Every day we evaluate different courses of action, based on the rewards and costs associated with each one, and then choose between them. The neurobiological basis of this powerful and flexible behavior is poorly understood.
Theoretical analyses of decision-making highlight the need for the values of each alternative action to be mapped onto a single, common “utility” dimension (McFarland and Sibly, 1975). Were it not for this transformation, we would only be able to compare like with like. By mapping the value of disparate options onto a single, common dimension we are able to compare apples and oranges, chalk and cheese. Once this action evaluation has taken place, action selection is a relatively simple process of choosing, or biasing choice toward, the highest utility option. Implicit in most of these theoretical works is the idea that there is one central decision-making region in the brain.
Recently, however, this assumption has been directly challenged. In an intriguing study, Rudebeck et al. (2006) demonstrated that the frontal lobe of the rat contains two distinct decision-making areas: one specialized for intertemporal choices, the other for effort-related choices. Orbitofrontal cortex (OFC) lesions affected how long rats would wait but not how hard they would work for reward. In contrast, anterior cingulate cortex (ACC) lesions affected how hard rats would work but not how long they would wait for reward. This demonstration of two specialized decision-making regions in the frontal lobes of the rat raises the question of whether there are specialized decision-making regions in the human frontal lobe that can be anatomically dissociated.
A recent study by Blair et al. (2006) in The Journal of Neuroscience addresses this question. In particular, the authors were interested in investigating whether the ventromedial prefrontal cortex (vmPFC) and the dorsal, anterior cingulate cortex (dACC) had differentiable contributions to two aspects of decision-making: decision form and between-object reinforcement distance. Decision form is whether the decision is between only positive utility options (good vs better) or between only negative utility options (bad vs worse). Between-object reinforcement distance is the absolute difference between the utilities associated with each of the options. Thus, a choice between two options with very similar utilities would have low between-object reinforcement distance, whereas a choice between two options with very dissimilar utilities would have high between-object reinforcement distance.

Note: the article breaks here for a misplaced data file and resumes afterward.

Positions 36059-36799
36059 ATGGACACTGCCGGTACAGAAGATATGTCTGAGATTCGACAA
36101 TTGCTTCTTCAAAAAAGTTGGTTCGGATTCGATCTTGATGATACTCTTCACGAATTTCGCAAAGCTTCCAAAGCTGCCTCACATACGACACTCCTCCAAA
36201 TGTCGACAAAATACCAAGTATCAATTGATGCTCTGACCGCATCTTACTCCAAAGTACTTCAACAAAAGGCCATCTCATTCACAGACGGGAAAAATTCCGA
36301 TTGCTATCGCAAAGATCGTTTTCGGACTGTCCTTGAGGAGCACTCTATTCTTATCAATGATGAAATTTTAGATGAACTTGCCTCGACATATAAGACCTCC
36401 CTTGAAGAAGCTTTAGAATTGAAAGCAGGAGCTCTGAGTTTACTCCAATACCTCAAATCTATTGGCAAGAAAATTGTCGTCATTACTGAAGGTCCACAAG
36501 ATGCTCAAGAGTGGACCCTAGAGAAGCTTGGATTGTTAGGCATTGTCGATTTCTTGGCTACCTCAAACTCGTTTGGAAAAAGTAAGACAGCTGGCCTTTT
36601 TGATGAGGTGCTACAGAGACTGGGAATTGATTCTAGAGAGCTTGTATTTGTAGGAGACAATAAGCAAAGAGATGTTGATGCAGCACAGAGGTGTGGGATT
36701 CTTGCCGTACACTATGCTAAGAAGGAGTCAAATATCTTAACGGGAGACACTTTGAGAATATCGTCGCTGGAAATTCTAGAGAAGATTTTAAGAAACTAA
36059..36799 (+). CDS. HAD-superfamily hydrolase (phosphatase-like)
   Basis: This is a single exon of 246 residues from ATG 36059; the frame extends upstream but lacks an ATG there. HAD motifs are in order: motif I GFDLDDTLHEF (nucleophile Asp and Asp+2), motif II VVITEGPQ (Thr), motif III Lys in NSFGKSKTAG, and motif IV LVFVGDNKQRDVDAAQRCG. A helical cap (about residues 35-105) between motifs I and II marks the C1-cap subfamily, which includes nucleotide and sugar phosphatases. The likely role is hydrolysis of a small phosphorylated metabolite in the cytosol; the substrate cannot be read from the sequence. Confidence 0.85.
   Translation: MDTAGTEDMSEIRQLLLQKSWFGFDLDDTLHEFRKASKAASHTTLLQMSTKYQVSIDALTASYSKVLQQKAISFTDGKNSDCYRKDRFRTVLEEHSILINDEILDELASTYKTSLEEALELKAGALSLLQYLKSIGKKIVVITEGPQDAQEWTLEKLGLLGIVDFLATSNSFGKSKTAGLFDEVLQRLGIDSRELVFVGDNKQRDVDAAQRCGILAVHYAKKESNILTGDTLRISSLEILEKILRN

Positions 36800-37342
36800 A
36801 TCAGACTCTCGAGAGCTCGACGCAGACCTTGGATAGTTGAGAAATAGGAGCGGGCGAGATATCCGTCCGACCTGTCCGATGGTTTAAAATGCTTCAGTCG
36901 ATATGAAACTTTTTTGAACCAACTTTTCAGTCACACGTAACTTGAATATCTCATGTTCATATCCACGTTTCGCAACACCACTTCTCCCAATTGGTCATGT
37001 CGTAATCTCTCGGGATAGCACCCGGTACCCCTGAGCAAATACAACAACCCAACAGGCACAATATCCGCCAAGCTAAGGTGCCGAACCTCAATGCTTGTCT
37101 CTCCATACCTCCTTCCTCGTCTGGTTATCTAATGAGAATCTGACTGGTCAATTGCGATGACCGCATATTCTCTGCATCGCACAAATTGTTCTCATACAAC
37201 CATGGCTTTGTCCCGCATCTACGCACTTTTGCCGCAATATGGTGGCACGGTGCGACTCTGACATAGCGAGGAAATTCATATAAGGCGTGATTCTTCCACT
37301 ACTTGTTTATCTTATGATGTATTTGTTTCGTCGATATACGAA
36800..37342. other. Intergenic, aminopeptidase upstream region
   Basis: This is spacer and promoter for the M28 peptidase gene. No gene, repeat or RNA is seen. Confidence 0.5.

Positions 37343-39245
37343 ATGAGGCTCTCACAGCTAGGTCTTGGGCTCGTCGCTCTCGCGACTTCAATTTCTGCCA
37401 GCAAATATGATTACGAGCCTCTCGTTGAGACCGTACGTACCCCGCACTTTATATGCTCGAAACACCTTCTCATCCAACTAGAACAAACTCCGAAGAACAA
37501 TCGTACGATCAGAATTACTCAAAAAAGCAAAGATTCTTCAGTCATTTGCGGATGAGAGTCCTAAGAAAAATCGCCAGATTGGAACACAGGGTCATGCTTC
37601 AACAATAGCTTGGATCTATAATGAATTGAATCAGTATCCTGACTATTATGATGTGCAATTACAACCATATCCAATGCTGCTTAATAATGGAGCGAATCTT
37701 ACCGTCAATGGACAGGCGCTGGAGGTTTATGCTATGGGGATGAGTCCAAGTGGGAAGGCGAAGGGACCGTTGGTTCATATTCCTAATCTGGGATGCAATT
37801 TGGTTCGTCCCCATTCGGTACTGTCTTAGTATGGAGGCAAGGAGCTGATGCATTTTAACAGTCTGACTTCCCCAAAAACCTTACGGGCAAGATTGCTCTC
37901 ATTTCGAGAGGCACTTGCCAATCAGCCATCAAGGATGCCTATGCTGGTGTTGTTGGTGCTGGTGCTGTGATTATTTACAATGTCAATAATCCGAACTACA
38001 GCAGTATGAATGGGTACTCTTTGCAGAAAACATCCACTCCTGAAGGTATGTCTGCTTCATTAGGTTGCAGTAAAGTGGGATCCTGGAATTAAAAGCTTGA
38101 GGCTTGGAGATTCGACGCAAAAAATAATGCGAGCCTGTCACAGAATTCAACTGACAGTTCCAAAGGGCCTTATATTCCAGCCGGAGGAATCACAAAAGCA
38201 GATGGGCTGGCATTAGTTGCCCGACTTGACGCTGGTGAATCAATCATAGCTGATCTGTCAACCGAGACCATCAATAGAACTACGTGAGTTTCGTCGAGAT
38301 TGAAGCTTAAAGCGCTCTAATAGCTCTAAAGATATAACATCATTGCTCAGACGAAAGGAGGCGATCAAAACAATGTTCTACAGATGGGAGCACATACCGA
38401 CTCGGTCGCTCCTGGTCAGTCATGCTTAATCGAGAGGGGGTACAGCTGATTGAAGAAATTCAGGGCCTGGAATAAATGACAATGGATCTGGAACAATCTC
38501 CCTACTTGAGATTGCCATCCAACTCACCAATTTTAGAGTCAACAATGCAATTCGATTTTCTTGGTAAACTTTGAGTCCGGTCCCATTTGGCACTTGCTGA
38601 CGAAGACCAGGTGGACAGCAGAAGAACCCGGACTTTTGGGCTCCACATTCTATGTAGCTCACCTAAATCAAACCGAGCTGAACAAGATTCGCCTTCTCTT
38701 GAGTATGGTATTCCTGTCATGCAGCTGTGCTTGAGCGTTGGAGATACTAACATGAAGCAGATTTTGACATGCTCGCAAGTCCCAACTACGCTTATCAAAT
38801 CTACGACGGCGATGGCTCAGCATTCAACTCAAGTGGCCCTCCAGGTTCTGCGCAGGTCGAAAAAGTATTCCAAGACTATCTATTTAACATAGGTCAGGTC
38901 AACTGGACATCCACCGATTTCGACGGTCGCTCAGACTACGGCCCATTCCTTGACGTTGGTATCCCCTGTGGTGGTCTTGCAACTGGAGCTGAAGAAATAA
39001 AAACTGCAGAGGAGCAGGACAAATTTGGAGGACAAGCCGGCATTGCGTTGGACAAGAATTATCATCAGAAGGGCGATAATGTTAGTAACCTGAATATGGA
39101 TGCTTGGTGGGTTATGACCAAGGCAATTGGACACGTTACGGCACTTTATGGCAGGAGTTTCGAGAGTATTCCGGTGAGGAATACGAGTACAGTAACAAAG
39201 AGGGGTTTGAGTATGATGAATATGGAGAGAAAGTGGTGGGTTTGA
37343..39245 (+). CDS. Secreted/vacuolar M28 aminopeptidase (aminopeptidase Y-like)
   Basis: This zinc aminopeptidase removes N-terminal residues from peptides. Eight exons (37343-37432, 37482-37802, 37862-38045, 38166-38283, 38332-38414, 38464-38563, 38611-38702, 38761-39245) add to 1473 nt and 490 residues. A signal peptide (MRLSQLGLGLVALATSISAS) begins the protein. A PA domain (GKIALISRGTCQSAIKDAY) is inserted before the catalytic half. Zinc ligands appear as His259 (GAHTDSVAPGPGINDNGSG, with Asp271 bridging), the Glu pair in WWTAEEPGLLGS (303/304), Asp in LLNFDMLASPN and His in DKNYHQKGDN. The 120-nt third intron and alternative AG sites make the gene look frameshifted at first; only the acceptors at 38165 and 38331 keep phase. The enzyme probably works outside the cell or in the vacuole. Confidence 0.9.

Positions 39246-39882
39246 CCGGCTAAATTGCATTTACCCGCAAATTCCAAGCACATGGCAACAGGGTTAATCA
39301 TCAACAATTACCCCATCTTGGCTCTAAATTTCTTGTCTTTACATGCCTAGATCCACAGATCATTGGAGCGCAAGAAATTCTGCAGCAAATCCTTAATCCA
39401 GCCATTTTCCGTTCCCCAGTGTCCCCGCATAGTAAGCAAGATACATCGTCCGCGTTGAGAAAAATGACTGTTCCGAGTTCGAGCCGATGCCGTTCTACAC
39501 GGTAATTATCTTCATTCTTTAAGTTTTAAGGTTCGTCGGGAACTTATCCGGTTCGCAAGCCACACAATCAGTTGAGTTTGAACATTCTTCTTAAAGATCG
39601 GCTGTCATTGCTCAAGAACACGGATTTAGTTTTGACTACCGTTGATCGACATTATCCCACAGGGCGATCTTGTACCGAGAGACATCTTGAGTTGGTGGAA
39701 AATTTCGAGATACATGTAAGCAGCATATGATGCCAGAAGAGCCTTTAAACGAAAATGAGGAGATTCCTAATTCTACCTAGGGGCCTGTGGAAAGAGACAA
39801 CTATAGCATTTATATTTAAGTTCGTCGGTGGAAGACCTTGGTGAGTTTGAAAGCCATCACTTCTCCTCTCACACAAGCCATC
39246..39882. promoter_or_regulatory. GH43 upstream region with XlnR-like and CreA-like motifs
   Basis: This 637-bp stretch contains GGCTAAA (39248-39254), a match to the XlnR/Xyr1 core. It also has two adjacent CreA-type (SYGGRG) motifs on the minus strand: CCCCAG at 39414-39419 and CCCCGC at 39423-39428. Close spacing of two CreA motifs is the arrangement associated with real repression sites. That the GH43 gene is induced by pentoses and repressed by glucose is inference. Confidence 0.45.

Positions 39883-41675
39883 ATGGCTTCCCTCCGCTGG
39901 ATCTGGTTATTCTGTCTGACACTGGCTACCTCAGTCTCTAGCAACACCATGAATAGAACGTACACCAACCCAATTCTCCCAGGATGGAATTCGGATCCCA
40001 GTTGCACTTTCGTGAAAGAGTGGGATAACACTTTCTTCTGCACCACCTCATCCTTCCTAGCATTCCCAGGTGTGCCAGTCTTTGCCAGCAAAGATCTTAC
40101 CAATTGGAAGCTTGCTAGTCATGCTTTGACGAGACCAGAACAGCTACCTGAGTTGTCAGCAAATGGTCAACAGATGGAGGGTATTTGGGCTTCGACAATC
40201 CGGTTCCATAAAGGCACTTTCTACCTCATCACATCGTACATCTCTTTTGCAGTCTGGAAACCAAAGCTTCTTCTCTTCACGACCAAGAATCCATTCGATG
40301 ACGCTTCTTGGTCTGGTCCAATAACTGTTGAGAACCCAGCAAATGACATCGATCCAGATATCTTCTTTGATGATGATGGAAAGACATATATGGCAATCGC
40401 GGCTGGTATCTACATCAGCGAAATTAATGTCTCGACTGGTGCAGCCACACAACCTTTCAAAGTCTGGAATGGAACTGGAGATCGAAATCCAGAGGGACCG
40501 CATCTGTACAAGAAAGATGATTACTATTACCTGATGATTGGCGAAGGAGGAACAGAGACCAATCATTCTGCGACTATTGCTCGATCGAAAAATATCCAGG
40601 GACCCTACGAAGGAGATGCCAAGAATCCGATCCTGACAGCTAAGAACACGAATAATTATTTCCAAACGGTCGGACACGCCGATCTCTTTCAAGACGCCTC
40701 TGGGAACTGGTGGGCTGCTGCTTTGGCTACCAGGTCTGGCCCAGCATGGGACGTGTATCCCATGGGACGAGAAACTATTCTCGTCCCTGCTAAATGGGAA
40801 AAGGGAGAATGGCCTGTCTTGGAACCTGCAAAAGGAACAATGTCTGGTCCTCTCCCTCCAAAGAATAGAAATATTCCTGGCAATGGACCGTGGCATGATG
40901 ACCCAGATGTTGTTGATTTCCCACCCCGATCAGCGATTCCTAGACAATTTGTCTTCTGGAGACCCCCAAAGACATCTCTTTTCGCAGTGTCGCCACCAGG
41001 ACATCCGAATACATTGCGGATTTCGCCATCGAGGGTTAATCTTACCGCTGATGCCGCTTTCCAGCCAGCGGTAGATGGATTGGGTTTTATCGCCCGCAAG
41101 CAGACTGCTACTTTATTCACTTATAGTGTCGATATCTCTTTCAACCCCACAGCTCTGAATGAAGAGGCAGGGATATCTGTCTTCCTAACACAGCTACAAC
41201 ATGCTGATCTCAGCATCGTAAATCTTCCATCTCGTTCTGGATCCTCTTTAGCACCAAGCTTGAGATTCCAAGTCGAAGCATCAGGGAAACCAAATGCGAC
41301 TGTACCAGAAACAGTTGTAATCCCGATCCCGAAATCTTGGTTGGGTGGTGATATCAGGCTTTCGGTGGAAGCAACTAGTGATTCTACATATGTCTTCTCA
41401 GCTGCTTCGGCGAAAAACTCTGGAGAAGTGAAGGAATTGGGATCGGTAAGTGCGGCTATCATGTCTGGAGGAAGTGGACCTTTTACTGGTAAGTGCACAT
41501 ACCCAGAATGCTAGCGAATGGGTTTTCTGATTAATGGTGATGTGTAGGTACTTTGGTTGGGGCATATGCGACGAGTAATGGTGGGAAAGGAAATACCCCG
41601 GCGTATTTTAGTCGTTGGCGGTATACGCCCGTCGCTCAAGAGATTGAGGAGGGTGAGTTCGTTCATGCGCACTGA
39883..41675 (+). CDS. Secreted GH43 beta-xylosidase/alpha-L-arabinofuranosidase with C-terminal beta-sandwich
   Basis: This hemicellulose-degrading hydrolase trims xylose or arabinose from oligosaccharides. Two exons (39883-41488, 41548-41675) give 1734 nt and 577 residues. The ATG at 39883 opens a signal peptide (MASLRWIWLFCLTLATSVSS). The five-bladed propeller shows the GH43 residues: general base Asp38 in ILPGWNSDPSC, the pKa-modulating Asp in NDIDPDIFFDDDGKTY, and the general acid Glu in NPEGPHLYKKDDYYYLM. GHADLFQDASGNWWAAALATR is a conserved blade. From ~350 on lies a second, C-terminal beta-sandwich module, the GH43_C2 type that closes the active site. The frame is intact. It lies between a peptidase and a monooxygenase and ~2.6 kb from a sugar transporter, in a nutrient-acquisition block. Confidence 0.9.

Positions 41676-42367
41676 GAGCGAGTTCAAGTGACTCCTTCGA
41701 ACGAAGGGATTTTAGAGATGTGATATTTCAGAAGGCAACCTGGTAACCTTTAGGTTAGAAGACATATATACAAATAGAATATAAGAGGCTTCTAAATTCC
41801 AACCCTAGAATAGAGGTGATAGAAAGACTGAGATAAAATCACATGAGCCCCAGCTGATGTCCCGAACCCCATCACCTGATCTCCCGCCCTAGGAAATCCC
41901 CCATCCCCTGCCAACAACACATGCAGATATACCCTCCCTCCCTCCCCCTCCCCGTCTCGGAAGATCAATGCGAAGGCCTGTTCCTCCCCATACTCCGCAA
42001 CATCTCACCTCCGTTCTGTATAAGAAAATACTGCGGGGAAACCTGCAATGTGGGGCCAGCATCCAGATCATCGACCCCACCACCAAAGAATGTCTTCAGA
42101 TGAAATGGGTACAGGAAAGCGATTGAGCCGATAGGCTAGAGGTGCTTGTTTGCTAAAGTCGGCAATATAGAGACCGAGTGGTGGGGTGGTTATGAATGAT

Twenty-one subjects underwent functional magnetic resonance imaging (fMRI) while performing a decision-making task in which they had to win as many points as possible. On each trial, subjects had to choose one of two visually presented stimuli. Ten different stimuli were used, each with a preassigned point value, and feedback on the amount gained or lost was presented on the screen after each decision. The authors employed three decision-form conditions (punishment–punishment, punishment–reward, reward–reward) and three between-object reinforcement distances (close, medium, far). For example, punishment-punishment trials involved choosing between two options, both leading to point loss. The option with the highest expected value was designated the correct choice.
Increasing between-object reinforcement distance improved both the speed and accuracy of subjects' choices [Blair et al. (2006), their Fig. 1b (http://www.jneurosci.org/cgi/content/full/26/44/11379/F1)]. Similarly, decision-form had a large effect on both the speed and accuracy of subjects' choices, with punishment–punishment trials slower and less accurate than punishment–reward trials, and punishment–reward trials slower than reward–reward trials [Blair et al. (2006), their Fig. 1b (http://www.jneurosci.org/cgi/content/full/26/44/11379/F1)].